Noah issued the Mayday at 1409, as the skipper reported the boat’s manual and electric pumps were unable to keep up with the amount of water coming in from a source the crew were unable to determine. Thanks to coordination by Marine Rescue Coordination Center in Tenerife, the entire crew was picked up safely less than three hours later.
The distress call had also been received by fellow ARC yachts Ocean Dream, White Satin, and Step by Step 2, which were coming to assist. Once the James Cook took over, the ARC vessels were released to continue their passage across the ocean.
Noah was being tracked by the YB3 satellite tracker, but has almost certainly gone to the bottom by now.
The loss of Noah is similar to what happened in last year’s ARC, when the British yacht Magritte had to be abandoned because the crew couldn’t find or stop a significant leak.
Not that it would have necessarily helped in the case of Noah or Magritte, it’s always a great idea to have a posted diagram handy showing the location of all of the vessel’s thru-hulls. In a crisis situation, it’s hard to remember the location of all of them. It’s also important to check that all seacocks are in working order prior to leaving on a voyage.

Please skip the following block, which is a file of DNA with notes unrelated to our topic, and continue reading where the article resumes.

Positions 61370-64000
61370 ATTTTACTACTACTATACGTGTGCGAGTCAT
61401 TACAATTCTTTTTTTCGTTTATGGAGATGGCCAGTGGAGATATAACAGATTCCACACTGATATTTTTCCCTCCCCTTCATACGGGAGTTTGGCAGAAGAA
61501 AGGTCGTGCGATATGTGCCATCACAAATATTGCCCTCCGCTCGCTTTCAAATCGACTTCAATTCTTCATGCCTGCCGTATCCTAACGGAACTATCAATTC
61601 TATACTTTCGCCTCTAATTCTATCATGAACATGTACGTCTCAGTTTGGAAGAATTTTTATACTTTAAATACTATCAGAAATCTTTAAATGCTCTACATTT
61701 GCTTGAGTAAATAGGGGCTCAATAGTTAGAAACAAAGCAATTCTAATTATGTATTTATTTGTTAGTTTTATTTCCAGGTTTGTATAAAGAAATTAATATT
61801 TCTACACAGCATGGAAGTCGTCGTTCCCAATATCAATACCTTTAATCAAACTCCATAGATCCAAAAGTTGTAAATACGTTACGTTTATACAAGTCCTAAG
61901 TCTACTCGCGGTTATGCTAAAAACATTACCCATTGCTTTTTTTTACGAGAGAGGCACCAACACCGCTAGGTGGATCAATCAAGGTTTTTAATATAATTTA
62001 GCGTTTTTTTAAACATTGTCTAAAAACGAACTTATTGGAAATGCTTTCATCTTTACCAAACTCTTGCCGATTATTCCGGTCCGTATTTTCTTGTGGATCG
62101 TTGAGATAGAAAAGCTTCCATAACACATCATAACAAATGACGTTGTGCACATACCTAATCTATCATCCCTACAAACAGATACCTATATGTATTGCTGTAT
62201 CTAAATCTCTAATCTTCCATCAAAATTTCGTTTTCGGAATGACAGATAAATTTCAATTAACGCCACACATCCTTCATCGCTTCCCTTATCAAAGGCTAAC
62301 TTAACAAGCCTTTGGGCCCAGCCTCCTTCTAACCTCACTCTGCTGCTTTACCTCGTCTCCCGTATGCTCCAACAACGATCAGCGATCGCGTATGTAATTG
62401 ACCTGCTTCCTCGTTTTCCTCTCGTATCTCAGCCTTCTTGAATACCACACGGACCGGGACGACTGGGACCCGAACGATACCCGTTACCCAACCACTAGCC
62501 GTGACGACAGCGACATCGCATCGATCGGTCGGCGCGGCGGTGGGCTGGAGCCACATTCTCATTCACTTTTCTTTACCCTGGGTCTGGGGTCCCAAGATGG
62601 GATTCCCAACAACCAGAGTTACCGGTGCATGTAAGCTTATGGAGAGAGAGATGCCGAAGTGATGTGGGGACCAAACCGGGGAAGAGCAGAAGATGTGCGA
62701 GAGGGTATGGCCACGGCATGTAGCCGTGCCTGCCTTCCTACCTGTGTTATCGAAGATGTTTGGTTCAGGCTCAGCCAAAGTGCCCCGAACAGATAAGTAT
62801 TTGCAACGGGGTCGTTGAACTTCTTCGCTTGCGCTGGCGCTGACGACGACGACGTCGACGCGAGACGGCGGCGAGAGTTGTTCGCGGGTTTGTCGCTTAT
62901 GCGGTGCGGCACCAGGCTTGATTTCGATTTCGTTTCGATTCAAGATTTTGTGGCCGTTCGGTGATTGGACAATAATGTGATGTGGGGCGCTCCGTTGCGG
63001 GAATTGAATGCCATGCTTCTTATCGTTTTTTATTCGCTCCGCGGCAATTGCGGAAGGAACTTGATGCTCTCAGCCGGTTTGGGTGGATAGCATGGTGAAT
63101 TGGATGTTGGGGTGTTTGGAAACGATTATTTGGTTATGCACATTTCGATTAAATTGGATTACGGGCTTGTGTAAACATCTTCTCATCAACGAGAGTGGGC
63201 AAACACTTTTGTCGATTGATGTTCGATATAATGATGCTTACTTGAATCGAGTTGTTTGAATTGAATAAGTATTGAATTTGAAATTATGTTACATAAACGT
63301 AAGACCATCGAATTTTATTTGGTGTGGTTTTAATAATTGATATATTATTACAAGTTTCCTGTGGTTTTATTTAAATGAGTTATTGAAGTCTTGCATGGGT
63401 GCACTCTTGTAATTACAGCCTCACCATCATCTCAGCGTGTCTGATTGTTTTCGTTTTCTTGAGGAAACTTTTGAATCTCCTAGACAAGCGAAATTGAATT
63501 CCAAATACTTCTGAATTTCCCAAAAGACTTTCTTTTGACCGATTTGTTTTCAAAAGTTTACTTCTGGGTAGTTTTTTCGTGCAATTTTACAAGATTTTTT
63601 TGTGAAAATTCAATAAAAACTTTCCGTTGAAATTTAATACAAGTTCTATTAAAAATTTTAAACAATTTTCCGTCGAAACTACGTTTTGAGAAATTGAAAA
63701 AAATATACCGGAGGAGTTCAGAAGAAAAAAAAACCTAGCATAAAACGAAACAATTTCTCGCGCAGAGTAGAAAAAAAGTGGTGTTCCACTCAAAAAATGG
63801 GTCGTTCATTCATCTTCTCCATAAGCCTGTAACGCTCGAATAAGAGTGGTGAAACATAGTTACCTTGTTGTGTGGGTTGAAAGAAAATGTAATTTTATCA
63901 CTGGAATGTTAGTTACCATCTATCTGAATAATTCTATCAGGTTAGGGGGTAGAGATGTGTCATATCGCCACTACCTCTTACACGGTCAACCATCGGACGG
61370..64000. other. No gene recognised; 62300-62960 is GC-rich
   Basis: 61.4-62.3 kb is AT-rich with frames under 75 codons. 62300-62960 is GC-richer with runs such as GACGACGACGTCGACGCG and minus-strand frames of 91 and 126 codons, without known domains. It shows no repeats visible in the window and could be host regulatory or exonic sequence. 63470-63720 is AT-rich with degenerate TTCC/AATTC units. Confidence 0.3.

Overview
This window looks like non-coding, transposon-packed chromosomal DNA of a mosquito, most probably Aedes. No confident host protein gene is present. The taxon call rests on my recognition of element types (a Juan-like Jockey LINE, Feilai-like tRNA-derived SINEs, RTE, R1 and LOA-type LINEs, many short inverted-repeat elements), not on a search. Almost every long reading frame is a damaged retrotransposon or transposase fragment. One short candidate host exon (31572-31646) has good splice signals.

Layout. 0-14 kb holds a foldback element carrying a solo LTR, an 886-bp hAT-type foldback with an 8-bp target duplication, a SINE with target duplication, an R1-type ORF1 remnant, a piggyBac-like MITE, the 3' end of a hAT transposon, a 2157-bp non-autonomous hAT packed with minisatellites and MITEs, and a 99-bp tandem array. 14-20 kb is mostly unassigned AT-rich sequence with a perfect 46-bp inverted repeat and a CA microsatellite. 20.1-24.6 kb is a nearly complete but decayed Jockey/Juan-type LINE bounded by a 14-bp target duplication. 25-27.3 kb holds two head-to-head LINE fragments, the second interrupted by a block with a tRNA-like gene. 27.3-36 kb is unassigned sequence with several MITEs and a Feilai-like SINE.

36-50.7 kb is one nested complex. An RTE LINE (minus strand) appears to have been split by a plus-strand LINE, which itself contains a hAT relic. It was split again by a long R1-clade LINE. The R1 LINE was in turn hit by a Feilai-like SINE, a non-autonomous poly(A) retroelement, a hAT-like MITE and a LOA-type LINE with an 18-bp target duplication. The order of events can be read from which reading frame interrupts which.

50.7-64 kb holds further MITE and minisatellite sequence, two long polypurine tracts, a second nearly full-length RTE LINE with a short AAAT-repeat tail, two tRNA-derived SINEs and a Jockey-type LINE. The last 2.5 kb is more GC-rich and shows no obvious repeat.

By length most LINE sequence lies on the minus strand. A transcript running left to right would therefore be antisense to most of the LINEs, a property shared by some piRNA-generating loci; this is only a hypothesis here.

As has been the case for more than a quarter of a century, there are more than 200 yachts participating in this year’s Atlantic Rally for Cruisers.
Jeanne Socrates’ attempt to be the oldest person to circumnavigate the globe singlehanded without stopping is, unfortunately, making an unforeseen stop. Her Najad 380 Nereida should be arriving in San Diego any minute now. As of last night she was sailing in steep seas up to 13-14 feet and in WNW winds of 23-30 knots. Saturday’s short, steep seas and winds into the low 30s tossed Nereida around quite a bit.
Socrates made the tough decision to head for San Diego because, as she wrote in her blog: "Repairs are needed to the boom connection and genset, among other, more minor, items. Not a comfortable thought while heading towards the Southern Ocean that the genset would probably be out of action for the next 7-8 months, giving an ongoing battery power issue with not enough fuel (main engine takes more diesel and is less efficient at frequent topping up of wind and solar power inputs), and the boom connection can only get worse with more rough use and is already badly worn. Not something I can repair — it needs proper attention. Feeling very disheartened and sad. So many people have been so supportive and helpful in so many ways."
The 74-year-old British sailor had battled rough weather and sailed through numerous squalls since departing Victoria, BC, on November 13. She had previously attempted to start this latest circumnavigation in October, but turned back in the face of fierce early-season storms. Socrates is already the oldest female solo nonstop circumnavigator. To read much more backstory and to follow Jeanne’s blog, see www.svnereida.com.